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Defining spatial concepts toward an African urban system

Research paper by Rod Lloyd

Indexed on: 22 Dec '03Published on: 22 Dec '03Published in: URBAN DESIGN International



Abstract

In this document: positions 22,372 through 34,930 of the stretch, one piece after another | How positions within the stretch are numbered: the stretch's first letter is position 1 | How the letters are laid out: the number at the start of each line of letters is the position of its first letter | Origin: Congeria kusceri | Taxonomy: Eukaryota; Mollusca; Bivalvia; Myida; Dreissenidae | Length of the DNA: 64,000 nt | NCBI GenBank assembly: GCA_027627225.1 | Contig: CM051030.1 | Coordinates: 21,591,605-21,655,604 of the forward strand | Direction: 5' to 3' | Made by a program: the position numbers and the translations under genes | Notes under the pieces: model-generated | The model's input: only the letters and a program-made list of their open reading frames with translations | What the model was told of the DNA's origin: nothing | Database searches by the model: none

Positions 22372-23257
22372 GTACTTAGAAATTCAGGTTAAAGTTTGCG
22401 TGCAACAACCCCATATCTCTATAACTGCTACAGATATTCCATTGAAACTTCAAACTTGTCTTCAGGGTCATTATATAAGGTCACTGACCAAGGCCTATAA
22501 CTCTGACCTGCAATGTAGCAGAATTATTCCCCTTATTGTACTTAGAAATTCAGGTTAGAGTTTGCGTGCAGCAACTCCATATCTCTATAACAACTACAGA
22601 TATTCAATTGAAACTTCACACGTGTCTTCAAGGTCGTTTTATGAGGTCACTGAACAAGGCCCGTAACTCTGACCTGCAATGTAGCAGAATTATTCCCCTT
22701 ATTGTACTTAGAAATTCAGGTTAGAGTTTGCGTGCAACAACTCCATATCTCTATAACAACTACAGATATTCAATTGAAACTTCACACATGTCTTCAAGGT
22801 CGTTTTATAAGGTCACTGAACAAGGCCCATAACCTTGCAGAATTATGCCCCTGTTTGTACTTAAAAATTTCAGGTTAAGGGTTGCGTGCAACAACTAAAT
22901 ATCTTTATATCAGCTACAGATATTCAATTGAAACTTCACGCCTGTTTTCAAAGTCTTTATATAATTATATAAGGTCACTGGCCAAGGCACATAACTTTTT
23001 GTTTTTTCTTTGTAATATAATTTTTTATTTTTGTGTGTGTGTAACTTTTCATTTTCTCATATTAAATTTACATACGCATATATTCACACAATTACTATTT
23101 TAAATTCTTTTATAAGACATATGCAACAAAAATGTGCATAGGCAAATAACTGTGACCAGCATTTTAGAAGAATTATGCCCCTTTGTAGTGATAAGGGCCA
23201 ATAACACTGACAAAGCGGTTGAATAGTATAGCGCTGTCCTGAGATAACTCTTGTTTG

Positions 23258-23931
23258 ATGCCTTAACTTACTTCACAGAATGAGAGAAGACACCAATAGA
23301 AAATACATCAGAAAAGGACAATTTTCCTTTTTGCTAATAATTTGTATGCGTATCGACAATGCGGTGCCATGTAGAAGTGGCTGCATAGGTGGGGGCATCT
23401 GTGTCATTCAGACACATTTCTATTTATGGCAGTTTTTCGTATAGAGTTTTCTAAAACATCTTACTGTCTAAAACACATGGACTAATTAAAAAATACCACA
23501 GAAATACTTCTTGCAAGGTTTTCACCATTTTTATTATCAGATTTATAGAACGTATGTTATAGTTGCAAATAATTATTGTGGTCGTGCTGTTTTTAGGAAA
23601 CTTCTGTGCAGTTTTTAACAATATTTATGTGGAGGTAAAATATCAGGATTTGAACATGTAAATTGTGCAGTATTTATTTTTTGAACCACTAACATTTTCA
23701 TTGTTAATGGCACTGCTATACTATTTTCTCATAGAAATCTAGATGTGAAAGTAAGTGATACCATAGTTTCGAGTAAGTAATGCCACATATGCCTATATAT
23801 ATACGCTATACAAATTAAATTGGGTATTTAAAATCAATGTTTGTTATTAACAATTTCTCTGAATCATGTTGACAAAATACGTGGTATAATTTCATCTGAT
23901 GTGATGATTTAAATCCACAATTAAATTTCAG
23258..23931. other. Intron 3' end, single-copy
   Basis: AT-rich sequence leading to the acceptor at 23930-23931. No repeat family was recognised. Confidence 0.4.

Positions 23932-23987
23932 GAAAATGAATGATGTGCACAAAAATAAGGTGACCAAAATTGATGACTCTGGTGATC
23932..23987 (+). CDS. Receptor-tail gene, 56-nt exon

Urban society in South Africa has two major cultural streams, overlaid by international ‘norms’. Historically, colonial settlement in South Africa (as elsewhere) imposed a European, metropolitan culture of cities. This included exotic flora and fauna, but most important a very different view about space, and division and ownership of land.Urban ‘racial’ demography is increasingly reflective of the country as a whole. Rapid urbanisation is overlaid by serious social and physical pathologies and widespread alienation. Proactive central city densification, as a viable solution, requires particular sensitivity to peoples' psychical and cultural values. This calls into question the lack of enquiry in this regard. ‘Normative’ planning prevails, and any synthesised urban system, responsive to African urban society has not been conceptualised.Cities are an invention of society, of what that society believes itself to be, in space and time. We experience cities, primarily through our ‘sense’ of space; ‘All our consciousness is bound in space’ (Kant). We have complex ways in which space is both felt and imagined, and while some spatial imagination is universal and ‘hard wired’ (increasingly verifiable through neural science), more is learnt, growing in specific social, cultural and physical environments.Beyond that, a ‘world view’ encompasses our whole self, as social being and individual, both physically and metaphysically.European cultural tradition is never free of ‘ordering devices’, refined, in modern history during the Enlightenment. It is further infused by doubt; validation is through material, aesthetic experience. African culture validates itself through personal and humanist values. Certain confluences occur where Greco Roman origins of Western European culture replicate African values. The potential exists to synthesise compatible urban spatial systems.Human spatial sensibilities, and the way in which African and European cultures perceive this are examined to this end.